Hicks family migrates from Georgia to Covington County, Ala.

Published 7:04 pm Friday, August 7, 2020

Getting your Trinity Audio player ready...

At the end of last week’s column, a notable member of the featured Hicks family, Gillam Thomas Hicks, had died in 1895 in Heard County, Ga. His wife, Samantha, who had earlier been a widow of a gentleman who died in the War Between the States, was left a widow again with their younger children still at her home. She continued to reside in Heard County for a few years before taking up and moving to Alabama. Her son, Alonza Hicks, was working as a carpenter with a construction firm which contracted to go to Covington County, Ala., to build a series of houses. Lonza went with the crew and fell in love with the area which was around the Straughn community.

When Alonza returned home and related how much he liked the area and how friendly the people were, the family began considering a move to this pleasant-sounding area.  Alonza’s brother, John Fletcher Hick’s, wife had died in 1898 leaving him with a young daughter. In addition, their sister, Alice, and her husband, Charles F. Langston, had already located in the Straughn area. Those conditions led to the family making the decision to make such a move. This occurred circa 1900 since they were present in Covington County, Ala., for the recording of the 1900 federal census.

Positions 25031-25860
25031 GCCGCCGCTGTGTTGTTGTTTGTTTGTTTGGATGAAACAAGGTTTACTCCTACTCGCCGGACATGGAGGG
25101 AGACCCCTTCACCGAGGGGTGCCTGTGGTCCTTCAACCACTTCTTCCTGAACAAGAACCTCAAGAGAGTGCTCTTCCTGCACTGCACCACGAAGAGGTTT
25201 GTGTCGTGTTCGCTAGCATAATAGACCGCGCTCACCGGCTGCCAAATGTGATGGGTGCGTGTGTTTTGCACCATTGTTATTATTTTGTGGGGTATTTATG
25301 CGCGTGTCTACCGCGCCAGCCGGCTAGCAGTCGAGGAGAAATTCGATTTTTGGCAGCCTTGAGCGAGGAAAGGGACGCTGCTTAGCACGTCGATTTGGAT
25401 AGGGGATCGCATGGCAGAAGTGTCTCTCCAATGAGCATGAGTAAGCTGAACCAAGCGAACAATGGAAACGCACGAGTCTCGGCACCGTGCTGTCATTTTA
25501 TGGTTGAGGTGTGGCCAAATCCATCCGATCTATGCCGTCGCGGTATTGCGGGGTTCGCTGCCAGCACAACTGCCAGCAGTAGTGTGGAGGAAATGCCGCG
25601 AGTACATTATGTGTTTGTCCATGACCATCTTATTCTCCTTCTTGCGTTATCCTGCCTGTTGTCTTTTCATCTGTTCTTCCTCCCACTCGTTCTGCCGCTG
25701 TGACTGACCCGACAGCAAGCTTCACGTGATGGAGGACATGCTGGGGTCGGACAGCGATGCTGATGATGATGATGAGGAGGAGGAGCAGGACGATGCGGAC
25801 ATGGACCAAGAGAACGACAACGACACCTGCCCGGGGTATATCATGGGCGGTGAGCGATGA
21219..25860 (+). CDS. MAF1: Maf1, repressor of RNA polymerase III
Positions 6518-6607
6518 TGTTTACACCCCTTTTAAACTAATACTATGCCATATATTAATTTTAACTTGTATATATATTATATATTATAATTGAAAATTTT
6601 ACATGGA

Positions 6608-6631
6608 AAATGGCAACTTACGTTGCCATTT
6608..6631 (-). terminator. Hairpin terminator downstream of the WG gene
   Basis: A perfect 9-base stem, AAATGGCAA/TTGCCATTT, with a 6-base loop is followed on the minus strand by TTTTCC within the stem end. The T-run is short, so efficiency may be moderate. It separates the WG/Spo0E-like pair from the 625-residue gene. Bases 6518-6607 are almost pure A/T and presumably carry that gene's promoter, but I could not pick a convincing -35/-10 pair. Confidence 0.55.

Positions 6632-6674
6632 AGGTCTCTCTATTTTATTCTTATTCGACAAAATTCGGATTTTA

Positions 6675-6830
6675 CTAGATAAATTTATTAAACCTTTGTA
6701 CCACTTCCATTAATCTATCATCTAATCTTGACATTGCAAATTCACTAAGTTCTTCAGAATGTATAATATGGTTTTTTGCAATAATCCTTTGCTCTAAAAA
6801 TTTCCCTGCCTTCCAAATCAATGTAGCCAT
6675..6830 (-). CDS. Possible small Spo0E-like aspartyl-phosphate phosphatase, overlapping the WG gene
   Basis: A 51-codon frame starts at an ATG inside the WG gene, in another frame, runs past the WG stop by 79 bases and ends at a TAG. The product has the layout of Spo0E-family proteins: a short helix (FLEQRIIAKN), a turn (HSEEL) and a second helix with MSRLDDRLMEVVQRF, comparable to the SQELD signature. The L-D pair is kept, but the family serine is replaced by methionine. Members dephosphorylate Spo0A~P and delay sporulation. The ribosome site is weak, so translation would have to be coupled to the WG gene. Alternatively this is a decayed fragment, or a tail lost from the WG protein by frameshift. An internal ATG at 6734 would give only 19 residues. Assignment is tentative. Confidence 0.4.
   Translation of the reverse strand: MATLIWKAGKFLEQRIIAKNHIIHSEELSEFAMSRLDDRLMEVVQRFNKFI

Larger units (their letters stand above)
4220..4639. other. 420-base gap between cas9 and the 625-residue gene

The extensive preparations began with searching for a family to rent the house and farm in Georgia. Next came the purchase of two large wagons, one covered for their furniture, clothes and food, and one open for hauling the farm equipment, tools, and chicken and pig crates. The horses, mules and cows would follow the open wagon and herded by the brothers.

The moving trip required several weeks. The family stopped at towns along the way to rest, buy food and feed for the animals. They also visited relatives and friendly farms at times. The three sons walked the entire trip and would take turns at night to keep watch and herd the animals. They often chose to stop and camp beside a stream or creek for a good supply of water and for the animals to drink as well as a good location for cooking. When it rained, the sons would sleep under the wagons while the women folk were inside the covered wagon.

The travelers included Samantha Hicks, her three sons:  John Fletcher Hicks, Alonza “Lon” Hicks, and Joseph Henry Hicks, and her daughters, Anna Hicks and Cora Hicks. Also, in the group was five-year old Fletcher Hicks, daughter of John Fletcher.